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Birthday polynomials!

March 29, 2008 pm31 10:37 pm

I posted last week about “birthday triangles” (in short, turn your birthdate of November 23, 1972 into a triangle with coordinates (1,1) (2,3) (7,2) – or a quadrilateral by including (1,9) – and then perform coordinate geometry or transformational geometry tasks using them.)

Sam, in the comments, suggested using birthdays to create polynomials. Cool. (How will this work?)

And then I remembered “family curves”

Express a birthday (yours, your mom’s, doesn’t matter who) as three coordinates: (1,1), (2,3), (7,2) – and write the equation of the parabola that passes through these three points. I used this as an early transition to polynomial functions last time I taught precalculus. It was also probably the only time the kiddies saw a system of 3 equations, 3 unkowns, before college

I’ll leave it to commenters to solve. Or solve your own. Or discuss which birthdays don’t make vertically oriented parabolas (parabolae?) or any parabola/s/e at all.

Edit – a friend points out that a (0,b) coordinate should either be required or somehow banned, as the work with and without the y-intercept given is of considerably different difficulty.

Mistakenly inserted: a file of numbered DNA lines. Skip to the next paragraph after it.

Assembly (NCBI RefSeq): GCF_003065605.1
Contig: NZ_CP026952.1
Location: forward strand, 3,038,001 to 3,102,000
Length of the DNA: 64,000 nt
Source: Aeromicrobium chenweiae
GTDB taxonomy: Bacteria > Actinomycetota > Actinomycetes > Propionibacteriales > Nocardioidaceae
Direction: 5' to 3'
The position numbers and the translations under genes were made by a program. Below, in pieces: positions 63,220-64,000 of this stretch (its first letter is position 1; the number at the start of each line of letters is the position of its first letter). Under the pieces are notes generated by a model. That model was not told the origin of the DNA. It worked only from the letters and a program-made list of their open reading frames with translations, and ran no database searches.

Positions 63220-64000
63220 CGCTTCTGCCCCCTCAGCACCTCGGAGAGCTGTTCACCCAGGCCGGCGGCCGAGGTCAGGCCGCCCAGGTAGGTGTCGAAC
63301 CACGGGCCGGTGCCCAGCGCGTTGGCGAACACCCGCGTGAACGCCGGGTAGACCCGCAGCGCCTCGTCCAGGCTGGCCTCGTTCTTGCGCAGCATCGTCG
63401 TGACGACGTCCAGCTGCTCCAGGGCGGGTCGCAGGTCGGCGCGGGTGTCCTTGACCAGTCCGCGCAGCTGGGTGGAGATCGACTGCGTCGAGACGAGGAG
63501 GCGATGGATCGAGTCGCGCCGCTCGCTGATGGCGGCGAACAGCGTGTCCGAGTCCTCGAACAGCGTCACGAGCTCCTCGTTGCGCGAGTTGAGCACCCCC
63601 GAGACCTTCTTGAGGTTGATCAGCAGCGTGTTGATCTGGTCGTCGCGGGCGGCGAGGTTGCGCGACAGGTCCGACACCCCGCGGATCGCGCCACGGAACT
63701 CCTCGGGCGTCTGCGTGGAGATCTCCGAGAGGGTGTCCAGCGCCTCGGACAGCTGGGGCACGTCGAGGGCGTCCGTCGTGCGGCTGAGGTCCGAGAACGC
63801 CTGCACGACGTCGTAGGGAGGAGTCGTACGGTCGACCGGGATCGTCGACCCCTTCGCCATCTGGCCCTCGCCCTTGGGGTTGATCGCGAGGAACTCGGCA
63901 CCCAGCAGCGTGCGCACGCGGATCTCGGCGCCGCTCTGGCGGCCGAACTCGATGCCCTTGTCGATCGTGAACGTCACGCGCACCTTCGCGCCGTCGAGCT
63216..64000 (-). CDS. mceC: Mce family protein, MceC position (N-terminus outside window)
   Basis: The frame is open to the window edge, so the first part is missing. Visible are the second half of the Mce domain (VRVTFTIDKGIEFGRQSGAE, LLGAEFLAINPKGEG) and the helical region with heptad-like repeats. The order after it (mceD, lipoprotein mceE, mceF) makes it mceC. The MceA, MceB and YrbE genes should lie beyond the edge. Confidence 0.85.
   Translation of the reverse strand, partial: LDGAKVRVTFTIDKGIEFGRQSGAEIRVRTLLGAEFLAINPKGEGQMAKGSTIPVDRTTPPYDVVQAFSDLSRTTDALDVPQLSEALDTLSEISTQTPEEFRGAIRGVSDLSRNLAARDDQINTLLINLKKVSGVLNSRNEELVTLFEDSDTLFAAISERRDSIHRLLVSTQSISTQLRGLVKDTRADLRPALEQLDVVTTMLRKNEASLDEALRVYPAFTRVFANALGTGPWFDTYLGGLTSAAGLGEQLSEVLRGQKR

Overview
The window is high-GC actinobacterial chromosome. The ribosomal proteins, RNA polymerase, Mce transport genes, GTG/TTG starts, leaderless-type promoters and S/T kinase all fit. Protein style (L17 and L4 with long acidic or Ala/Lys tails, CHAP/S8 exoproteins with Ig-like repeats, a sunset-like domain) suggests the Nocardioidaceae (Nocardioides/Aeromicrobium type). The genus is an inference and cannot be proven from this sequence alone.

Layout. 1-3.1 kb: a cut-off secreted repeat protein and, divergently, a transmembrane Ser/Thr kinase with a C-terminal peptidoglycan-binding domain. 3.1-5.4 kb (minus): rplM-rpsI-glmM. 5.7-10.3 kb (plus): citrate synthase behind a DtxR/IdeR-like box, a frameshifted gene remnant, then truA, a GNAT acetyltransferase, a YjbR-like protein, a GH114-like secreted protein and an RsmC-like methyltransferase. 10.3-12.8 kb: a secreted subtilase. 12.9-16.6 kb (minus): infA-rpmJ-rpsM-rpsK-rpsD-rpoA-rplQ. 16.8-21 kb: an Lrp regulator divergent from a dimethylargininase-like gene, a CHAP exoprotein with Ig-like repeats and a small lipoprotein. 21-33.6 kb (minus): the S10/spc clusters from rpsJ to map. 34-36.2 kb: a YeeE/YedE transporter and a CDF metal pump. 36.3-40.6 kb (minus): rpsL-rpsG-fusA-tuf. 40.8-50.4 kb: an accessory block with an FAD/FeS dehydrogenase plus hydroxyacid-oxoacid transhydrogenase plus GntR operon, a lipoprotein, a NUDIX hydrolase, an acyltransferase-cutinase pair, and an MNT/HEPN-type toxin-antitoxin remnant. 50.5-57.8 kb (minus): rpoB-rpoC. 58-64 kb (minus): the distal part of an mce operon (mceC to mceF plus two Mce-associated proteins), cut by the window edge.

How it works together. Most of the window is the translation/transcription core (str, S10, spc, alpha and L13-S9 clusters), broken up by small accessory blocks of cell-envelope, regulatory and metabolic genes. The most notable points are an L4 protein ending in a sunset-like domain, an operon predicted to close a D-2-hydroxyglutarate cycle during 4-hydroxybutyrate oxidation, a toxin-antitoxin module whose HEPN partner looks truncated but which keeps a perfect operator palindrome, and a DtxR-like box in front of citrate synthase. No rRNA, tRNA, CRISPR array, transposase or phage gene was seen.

5 Comments leave one →
  1. March 31, 2008 am31 4:10 am 4:10 am

    My parabola would be a flatline (like you don’t want to see on the heart monitor) since it’s (0,8) (0,8) (7,8)

    How sad :(

  2. March 31, 2008 am31 5:24 am 5:24 am

    y=ax^2 +bx + c, but for you, you have all sorts of choices:

    y = kx(x-8) , choose whatever k you like. If you were August 18, a and b would need to be 0 – I’d call that a double-degenerate parabola (just to entertain the kiddies).

    And (7,8)? Way to make me feel old, dude!

  3. samjshah permalink
    March 31, 2008 am31 6:23 am 6:23 am

    so had exactly your idea at first, but i wanted to do something cool with the idea, but was thwarted and stymied (temporarily… i hope)


  4. jill lynn permalink
    October 1, 2009 am31 5:08 am 5:08 am

    can you give me the best or lucky day of giving birth in the month of november? i’m just thinking of the date between nov. 15 to 25.


  1. Birthday Polynomials « Continuous Everywhere but Differentiable Nowhere

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